Kaiyo Rooftop chef Alex Reccio wants you to know that you, too, can prepare a raw fish-centric meal at home. “This recipe is one that is very close to my heart,” says Reccio, whose menu reflects his love for the food of his homeland. “In the summertime, growing up in Peru, my grandma would make some of the simplest, yet most delicious tiraditos and ceviches that I ever had, still to this day. She was particularly proud of her ceviches, but it was the simplicity of the tiradito that always got me.”
A tiradito is similar to a ceviche but reveals — like Kaiyo and Kaiyo Rooftop themselves — the influence of Peru’s Japanese community. Tiradito is sliced thin, rather than cubed, like ceviche would be, and looks more like sashimi. “I believe tiraditos are the natural evolution of our passion for ceviche-style food,” Reccio says. “They are the perfect example of Nikkei cuisine, which Kaiyo Rooftop is centered around: Peruvian ingredients and flavor profiles, utilizing Japanese techniques. The flavors of this dish were truly meant for each other — of that, I am sure.”
Obviously, you’ll want the freshest fish on offer — Reccio notes that Kaiyo Rooftop uses Japanese snaper. This is also a chance to put that micro-cilantro in your fridge to excellent use.
Tai Tiradito (home-friendly recipe)
- 8 oz fresh white fish filet, sliced against the grind in thin slices
- 2 shallots, small diced and seasoned with salt and a bit of the Leche de Tigre (see below)
- 2 tbsp thinly sliced cilantro leaves (If you have access to micro cilantro, go for it!)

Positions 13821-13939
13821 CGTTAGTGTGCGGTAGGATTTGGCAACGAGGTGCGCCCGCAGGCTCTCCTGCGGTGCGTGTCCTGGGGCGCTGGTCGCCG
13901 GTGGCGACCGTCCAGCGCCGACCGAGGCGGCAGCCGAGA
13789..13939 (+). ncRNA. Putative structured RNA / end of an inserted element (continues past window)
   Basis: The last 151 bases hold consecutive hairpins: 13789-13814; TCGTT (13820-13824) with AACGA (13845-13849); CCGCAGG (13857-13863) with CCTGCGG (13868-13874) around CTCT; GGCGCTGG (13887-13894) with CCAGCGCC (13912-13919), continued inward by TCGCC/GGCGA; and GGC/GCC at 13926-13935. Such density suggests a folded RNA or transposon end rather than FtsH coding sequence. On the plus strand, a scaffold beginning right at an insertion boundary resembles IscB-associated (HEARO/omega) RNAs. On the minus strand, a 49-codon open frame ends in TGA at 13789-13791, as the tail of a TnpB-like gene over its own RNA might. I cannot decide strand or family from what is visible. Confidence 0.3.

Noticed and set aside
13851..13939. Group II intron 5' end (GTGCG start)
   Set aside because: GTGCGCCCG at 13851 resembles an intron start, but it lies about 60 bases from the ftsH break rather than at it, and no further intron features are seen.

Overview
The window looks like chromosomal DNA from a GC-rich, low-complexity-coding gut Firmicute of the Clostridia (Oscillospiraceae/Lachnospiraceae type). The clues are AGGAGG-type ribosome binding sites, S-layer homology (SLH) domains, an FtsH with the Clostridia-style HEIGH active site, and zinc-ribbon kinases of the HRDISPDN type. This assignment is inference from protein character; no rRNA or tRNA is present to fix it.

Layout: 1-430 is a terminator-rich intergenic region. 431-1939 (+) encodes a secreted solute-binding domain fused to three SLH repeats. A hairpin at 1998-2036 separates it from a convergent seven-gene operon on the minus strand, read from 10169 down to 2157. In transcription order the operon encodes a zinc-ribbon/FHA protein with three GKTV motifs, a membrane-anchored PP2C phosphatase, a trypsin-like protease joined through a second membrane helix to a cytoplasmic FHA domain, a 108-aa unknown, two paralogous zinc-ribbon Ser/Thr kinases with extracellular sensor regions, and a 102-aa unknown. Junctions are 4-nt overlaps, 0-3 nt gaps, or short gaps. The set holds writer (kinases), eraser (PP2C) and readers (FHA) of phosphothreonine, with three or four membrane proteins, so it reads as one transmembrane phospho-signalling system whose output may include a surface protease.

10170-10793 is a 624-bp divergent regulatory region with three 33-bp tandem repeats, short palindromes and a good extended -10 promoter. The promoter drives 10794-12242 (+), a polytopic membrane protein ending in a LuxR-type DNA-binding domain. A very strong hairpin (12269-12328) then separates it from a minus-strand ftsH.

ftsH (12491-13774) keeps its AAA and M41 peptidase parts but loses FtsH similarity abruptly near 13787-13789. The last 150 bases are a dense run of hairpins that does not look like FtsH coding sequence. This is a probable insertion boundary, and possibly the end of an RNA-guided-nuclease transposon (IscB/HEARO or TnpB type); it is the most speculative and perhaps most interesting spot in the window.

- 1 boiled yam, peeled and pureed
- 1 small avocado, diced
- 1 cup toasted corn nuts, crushed
- Edible flowers, if desired
- Leche de Tigre (below)
For the Leche de Tigre:
- 1 ¼ cup fresh lemon juice
- ¼ cup + 2 tbsp fresh lime juice
- ½ tsp ginger puree
- 2 tsp kosher salt
- 2 tbsp aji amarillo puree (easily found in Latin and specialty markets)
- 2 sprigs of cilantro
- 2 oz white fish filet
- ¼ cup + 2 tbsp neutral oil
To make the Leche de Tigre:
Mix all ingredients (except the oil) in a blender and puree. As the blender is running, add the oil in a steady stream. The texture of the Leche de Tigre should thicken up a bit.
It should be spicy-hot and a bit salty. Fish tends to take on the salt flavor quickly. Refrigerate it until you need it.
To assemble to Tiradito:
Select your plating. Chef Reccio prefers round plates at Kaiyo Rooftop, as they have a bit of depth for the tiraditos. Pour a bit of the Leche de Tigre on the plate before you make little ribbons with your fish filet. This is the chance to be creative!
Lay your slices of white fish filet on the plate, 5 to 6 pieces on each plate, and using a piping bag, fill them with a bit of your yam puree. The sweetness balances really well with the bold flavors of the Leche de Tigre. Pour more Leche de Tigre on top and all around, until you feel satisfied. There are no rules here — pour to taste!
Using a spoon, place some shallots on each piece of fish and then sprinkle the cracked corn nuts all over the dish. Garnish with the cilantro, a bit on each piece of fish, or, if you prefer, all over. Do the same with the avocado. Enjoy!
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